Museum of Soviet Arcade Machines Making Waves in Moscow

In a small hall in Moscow, Russia, there is a new attraction that has local residents surprisingly excited. The last classic game to leave what was then the Soviet Union was Tetris. Around that time, quite a few locally popular titles were released, but their availability was limited. The Museum of Soviet Arcade Machines is giving people the opportunity to play arcade machines that cannot be found anywhere else.

Customers must use coins in order actually partake in gaming, but just looking at these rare specimens is enough for most visitors. All games on display are from the Soviet era, which sometimes throws international travelers through a loop. Normally, communist nations are looked at as being uncreative, oppressive and downright dreary. However, the games on display at the Museum of Soviet Arcade Machines showcases the height of gaming technology for its time.

On the other hand, it must be said that many of the titles at this museum are actually copycat versions of more popular US and Japanese based 1980s arcade machines. Titles that are eerily similar to Duck Hunt and Missile Command come in their original forms, complete with chips, scratches and other signs of general wear and tear. Fortunately, players are also able to take advantage of the fact that the museum has kept all of the prices posted on these machines the same as well.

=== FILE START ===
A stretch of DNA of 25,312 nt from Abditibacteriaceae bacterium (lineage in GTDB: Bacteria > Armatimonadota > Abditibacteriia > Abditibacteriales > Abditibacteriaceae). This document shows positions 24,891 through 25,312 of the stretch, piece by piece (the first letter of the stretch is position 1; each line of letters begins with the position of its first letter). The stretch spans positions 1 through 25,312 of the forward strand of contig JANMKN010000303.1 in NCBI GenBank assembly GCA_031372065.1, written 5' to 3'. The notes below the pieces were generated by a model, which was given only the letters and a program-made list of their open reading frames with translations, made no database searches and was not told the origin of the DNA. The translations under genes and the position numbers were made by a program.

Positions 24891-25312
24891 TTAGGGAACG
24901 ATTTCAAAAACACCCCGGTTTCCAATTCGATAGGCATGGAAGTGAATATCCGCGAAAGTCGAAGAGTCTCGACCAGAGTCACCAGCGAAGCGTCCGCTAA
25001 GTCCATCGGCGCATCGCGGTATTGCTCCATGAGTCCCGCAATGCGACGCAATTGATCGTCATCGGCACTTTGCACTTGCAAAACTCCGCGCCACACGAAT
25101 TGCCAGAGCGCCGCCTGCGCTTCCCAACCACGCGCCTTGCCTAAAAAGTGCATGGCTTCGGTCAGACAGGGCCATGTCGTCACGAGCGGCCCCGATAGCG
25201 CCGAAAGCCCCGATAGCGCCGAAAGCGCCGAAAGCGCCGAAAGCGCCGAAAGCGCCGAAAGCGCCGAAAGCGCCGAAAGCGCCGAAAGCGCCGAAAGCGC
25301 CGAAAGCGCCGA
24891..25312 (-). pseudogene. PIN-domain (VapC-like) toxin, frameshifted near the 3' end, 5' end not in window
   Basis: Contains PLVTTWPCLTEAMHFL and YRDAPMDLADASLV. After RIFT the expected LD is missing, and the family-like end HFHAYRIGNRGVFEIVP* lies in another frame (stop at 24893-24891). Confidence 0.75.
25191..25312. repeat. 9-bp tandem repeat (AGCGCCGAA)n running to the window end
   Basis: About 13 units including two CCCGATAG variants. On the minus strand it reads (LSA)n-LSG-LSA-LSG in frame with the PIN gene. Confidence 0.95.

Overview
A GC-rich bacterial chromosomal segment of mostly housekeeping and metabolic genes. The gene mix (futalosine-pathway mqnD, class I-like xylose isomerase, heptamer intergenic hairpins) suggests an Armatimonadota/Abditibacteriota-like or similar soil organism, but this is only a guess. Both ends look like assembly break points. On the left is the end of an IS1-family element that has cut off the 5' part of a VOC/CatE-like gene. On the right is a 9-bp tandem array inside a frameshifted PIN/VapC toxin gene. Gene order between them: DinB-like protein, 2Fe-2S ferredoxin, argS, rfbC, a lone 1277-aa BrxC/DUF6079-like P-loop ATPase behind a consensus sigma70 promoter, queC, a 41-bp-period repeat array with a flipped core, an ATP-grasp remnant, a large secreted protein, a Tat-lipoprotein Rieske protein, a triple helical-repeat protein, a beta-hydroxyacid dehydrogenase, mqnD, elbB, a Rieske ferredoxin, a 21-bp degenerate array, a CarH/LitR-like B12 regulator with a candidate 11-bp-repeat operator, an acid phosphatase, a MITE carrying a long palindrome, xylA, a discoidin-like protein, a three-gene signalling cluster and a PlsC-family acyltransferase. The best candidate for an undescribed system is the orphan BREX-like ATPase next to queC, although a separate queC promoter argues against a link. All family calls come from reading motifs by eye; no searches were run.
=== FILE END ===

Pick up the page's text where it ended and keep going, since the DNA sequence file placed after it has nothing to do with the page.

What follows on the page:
It has been years since Russia has been known as the USSR, but these arcade games help to capture a period of time that was both rich and tumultuous. The children of local residents that never experienced communism can look at these games with completely innocent eyes. Older Russians, however, might feel a bit of nostalgia mixed with other feelings.

The Museum of Soviet Arcade Machines will probably never be one of the top 10 places to visit in Moscow, but it is becoming a popular tourist attraction for arcade fanatics. Anyone that has an old school Soviet era arcade game that is Russian in origin is welcome to make a donation to this museum. In return, you may just be able to play these rare games free of charge, for life.